Why is Passivhaus an important consideration for specialist façade contractors?

There are over 1500 Passivhaus buildings in the UK and their popularity is continuing to grow. With this in mind, it is important for subcontractors to prepare for how their products will impact Passivhaus standards.

In a nutshell:

  • The number of Passivhaus developments has grown significantly in the UK.
  • The translation for Passivhaus is ‘Passive House’ and refers to the building’s self-sufficiency.
  • Passivhaus buildings conserve energy as opposed to generating it, resulting in a range of benefits.
  • They are designed to maintain comfortable temperature levels all year round.
  • Subcontractors must optimise their products to Passivhaus standards to keep up with the growing demand.
  • To meet Passivhaus standards, products must reach the required U-values and have a fire rating of A1/A2. 

In 2021, the UK government set a climate change target of cutting emissions by 78% by 2035 compared to 1990 levels and achieving Net Zero emissions by 2050 and Passivhaus developments are a big part of achieving this.

The term ‘Passivhaus’ stems from the German translation ‘Passive House’. The name is a reference to the self-sufficient nature of the buildings as they are able to provide comfortable living conditions with very little energy usage. Passivhaus buildings work by retaining heat from the sun and the activities of their occupants.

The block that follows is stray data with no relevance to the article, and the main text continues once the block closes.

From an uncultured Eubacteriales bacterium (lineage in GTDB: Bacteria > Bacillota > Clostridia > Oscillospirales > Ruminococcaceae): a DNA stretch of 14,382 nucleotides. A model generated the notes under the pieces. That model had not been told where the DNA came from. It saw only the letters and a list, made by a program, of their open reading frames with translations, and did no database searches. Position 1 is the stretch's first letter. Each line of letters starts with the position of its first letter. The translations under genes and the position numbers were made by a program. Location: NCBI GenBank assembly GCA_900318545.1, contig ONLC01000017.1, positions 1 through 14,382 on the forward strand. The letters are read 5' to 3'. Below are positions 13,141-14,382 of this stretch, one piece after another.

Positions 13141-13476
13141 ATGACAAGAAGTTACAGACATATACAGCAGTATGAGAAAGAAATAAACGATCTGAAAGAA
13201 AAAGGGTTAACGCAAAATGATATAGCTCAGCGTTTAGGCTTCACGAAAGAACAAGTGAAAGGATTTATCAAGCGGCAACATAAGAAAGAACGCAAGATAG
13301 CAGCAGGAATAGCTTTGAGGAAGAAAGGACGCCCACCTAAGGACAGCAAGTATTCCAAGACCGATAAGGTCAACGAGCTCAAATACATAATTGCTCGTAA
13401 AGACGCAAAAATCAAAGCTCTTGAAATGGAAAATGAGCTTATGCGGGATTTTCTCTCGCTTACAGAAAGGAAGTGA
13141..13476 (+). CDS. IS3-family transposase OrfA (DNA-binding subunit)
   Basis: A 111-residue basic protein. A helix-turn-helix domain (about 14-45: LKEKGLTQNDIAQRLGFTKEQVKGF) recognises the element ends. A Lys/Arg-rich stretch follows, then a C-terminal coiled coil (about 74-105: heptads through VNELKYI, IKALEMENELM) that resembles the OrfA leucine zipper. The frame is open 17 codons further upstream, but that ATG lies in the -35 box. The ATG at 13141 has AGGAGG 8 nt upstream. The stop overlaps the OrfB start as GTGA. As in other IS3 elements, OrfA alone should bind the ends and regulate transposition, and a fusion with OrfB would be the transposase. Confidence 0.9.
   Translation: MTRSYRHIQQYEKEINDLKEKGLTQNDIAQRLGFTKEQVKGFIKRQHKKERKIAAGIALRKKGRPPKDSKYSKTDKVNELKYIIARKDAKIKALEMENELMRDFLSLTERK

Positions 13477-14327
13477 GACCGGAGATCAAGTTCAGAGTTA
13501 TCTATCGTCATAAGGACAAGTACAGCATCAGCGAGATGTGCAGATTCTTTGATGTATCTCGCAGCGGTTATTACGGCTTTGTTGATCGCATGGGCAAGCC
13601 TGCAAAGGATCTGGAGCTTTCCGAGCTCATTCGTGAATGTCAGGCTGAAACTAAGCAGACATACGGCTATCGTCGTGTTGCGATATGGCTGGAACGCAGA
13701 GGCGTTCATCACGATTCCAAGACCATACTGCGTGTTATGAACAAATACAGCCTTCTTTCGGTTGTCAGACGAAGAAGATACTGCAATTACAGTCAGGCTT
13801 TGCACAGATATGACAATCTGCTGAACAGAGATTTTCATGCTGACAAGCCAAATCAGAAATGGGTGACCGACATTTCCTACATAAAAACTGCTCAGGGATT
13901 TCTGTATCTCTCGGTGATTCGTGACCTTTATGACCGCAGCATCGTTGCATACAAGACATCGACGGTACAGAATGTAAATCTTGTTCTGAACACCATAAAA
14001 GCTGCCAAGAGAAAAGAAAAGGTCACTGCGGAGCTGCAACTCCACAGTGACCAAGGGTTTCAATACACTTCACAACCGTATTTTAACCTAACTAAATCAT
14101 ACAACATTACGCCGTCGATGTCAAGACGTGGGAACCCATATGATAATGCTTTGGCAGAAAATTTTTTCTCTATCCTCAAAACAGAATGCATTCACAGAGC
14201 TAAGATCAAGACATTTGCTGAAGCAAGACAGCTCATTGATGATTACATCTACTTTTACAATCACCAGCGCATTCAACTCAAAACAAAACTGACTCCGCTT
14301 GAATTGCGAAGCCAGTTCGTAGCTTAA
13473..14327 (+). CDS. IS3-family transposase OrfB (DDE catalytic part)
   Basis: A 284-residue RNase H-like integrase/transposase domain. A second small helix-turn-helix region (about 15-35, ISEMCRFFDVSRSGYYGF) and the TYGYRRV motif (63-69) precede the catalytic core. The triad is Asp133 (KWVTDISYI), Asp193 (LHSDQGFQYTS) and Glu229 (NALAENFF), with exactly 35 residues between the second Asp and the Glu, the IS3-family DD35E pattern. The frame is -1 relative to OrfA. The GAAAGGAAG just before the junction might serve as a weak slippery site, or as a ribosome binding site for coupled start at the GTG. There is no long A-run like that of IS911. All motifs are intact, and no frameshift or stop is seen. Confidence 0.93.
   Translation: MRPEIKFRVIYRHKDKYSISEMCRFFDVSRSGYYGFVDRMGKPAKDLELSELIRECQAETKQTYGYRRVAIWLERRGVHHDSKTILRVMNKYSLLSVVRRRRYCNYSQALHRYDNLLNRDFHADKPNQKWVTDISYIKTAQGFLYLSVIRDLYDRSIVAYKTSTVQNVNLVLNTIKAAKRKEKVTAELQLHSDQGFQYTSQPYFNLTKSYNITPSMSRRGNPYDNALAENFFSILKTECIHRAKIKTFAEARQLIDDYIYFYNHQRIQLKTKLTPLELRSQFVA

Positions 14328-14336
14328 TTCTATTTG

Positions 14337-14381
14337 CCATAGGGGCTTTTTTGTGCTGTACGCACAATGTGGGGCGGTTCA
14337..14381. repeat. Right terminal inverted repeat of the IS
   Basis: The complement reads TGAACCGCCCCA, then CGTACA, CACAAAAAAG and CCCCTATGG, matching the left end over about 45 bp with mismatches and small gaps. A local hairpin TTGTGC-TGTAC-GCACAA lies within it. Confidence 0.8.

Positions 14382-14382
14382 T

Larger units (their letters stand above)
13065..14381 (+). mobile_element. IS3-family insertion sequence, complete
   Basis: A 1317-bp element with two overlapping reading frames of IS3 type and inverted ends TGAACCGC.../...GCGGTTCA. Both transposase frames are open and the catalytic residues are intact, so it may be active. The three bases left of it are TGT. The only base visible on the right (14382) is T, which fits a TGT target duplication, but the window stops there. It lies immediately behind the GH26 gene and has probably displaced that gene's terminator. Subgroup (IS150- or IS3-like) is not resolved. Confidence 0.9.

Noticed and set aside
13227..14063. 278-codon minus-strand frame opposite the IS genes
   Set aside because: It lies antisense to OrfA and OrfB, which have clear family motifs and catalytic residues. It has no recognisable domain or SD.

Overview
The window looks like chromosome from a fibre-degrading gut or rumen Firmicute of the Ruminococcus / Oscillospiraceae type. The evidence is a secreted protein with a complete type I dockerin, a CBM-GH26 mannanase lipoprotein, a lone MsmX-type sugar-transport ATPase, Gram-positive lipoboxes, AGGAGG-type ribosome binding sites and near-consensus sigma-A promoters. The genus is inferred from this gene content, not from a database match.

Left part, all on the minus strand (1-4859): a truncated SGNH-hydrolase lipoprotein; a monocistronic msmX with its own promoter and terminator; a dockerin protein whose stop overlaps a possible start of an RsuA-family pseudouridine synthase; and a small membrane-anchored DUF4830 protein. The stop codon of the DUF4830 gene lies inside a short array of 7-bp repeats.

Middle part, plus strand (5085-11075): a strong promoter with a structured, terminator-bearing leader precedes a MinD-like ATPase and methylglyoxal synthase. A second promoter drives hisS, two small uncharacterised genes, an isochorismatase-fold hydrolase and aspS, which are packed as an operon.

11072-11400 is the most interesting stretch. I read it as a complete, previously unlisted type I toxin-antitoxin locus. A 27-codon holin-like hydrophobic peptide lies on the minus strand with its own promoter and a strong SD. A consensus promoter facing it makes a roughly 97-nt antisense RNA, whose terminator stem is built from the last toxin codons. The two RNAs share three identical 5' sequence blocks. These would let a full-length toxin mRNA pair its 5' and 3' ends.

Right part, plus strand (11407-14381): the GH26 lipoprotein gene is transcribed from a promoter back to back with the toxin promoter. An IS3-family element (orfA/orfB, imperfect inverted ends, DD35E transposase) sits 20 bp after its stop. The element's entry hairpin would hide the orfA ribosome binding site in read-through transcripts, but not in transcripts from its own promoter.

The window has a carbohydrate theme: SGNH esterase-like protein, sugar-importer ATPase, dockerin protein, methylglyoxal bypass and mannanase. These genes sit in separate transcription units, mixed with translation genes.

As a result, Passivhaus buildings offer a range of benefits which has a positive knock-on effect for several stakeholders. For example, as the buildings are designed to conserve energy rather than generate it, this leads to a lower demand for energy, which results in lower carbon emissions for the environment and reduced bills for the occupants.

The Passivhaus design also includes an effective ventilation system which keeps the building cool during the summer, meaning that it provides optimum levels of comfort all year round.

Click here to find out more about the many benefits of Passivhaus.

It is clear why Passivhaus buildings are becoming a major component in the future of the construction industry, which explains why they are also an important consideration for both architects and contractors. All elements of the building must meet the required U values in order to achieve the Passivhaus goal of delivering net-zero-ready new and existing buildings that are designed for a decarbonised grid whilst still providing optimum comfort.

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